HBI is in the midst of converting the Hayden building in Chinatown for residential use. This major project requires gutting and then rebuilding the inside of the stone structure. Like all residential developers, we have to make difficult decisions about which design features and amenities to include in the apartment units. Will renters prefer a gas fireplace or a stackable washer and dryer? Do people actually pay more for a 24 hour concierge? Is anyone going to use a workout room? Should the bedrooms be smaller to accommodate additional common living space? Will tenants pay more rent for a LEED certified building? Do people still like stainless steel appliances and granite countertops?

In the absence of an unlimited budget, both for profit and non profit residential developers have to make choices. All real estate development and preservation projects have a budget. Budgets are not an arbitrary nuisance but are instead based upon a project’s forecasted financial return, available resources and, in our case, an organizational mission to preserve Boston’s historic buildings.

Thursday, August 11, 2011

Roslindale Substation Possibilities Revealed

 Historic Boston and Roslindale Village Main Streets (RVMS) have been charged with developing a feasible proposal to reuse a long-empty substation in Roslindale. In this post, Guest blogger Elizabeth Sherva, an RVMS board member and substation neighbor, provides an update on the project.

Renderings by Taylor & Burns Architects
My husband and I moved to Roslindale three years ago this September. One of the things that we loved about this area of Boston was the feeling of a small town in the middle of Boston. The heart of Roslindale is Adam’s Park and the surrounding business. It’s here in Roslindale Village that you can find the neighborhood branch library, the community center, your local bakery, a number of wonderful restaurants and unique stores. Adam’s Park is alive with the Farmer’s Market on Saturdays and a number of concerts and children’s activities during the week.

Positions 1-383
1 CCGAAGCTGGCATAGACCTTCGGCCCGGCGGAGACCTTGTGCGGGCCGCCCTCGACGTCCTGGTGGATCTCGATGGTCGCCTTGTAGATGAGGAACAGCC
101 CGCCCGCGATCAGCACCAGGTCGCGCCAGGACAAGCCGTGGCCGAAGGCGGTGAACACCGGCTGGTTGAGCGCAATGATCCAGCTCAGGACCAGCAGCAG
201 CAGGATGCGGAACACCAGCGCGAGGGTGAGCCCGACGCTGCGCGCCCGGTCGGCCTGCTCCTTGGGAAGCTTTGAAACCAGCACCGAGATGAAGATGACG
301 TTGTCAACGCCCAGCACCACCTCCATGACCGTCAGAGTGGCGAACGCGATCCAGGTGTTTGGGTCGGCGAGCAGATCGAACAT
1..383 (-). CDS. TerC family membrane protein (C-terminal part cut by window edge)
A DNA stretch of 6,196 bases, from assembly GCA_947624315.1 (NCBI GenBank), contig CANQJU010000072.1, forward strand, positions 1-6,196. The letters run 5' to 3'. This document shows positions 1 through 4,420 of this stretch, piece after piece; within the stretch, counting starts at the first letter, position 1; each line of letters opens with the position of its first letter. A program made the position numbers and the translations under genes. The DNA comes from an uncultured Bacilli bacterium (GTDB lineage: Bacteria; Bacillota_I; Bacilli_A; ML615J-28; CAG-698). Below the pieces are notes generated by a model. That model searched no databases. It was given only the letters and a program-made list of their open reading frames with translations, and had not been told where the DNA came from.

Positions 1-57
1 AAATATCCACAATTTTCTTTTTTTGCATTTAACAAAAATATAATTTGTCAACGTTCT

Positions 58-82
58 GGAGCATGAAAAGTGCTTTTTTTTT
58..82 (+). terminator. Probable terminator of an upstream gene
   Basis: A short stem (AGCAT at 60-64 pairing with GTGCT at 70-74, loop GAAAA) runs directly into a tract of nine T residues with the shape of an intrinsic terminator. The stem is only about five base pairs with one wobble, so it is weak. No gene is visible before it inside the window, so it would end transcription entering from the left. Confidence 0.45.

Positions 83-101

If you are a consistent reader to the HBI blog, you’ll know that Roslindale Village Main Streets (RVMS) and HBI have been working on a plan for the Roslindale Substation building that sits overlooking Adam’s Park. The community has long supported the reuse of the building and the two groups are now excited that they have a viable option for the space.

Monday, August 8, 2011

HBI Moves into "Torrent Six"


On Monday, August 1st, we packed up HBI’s School Street office of 50 years and moved into the Eustis Street Fire House. All things considered, the move went fairly smoothly, aside from a few problems with our phone and Internet connections.

When we arrived to unpack on Tuesday morning, we were greeted by Bing Broderick of Haley House Bakery CafĂ© welcoming us to the neighborhood with a delicious plate of muffins. A little later, we received a call from Boston Sign that our reproduction of the original fire house’s “Torrent Six” sign was ready to install.

As was tradition, the Eustis Street Fire House had been named Torrent Six after its hand-pumper engine, which was built by the Hunneman Company of Roxbury. The company’s founder, William C. Hunneman, had apprenticed under Paul Revere, and in 1802 he began his own business building high quality hand-forged fire engines.

Monday, August 1, 2011

Historic Boston has moved to Roxbury

Next stop: Downtown Noshing - The Boston Globe

The closing of the Borders bookstore has many lamenting the changes in downtown Boston. This Globe editorial highlights the positive things that are still happening in the area including the arrival of two new tenants in our Old Corner Bookstore building, Sweet, a cupcake shop that is already open, and Chipotle, which is coming soon.

Next stop: Downtown Noshing - The Boston Globe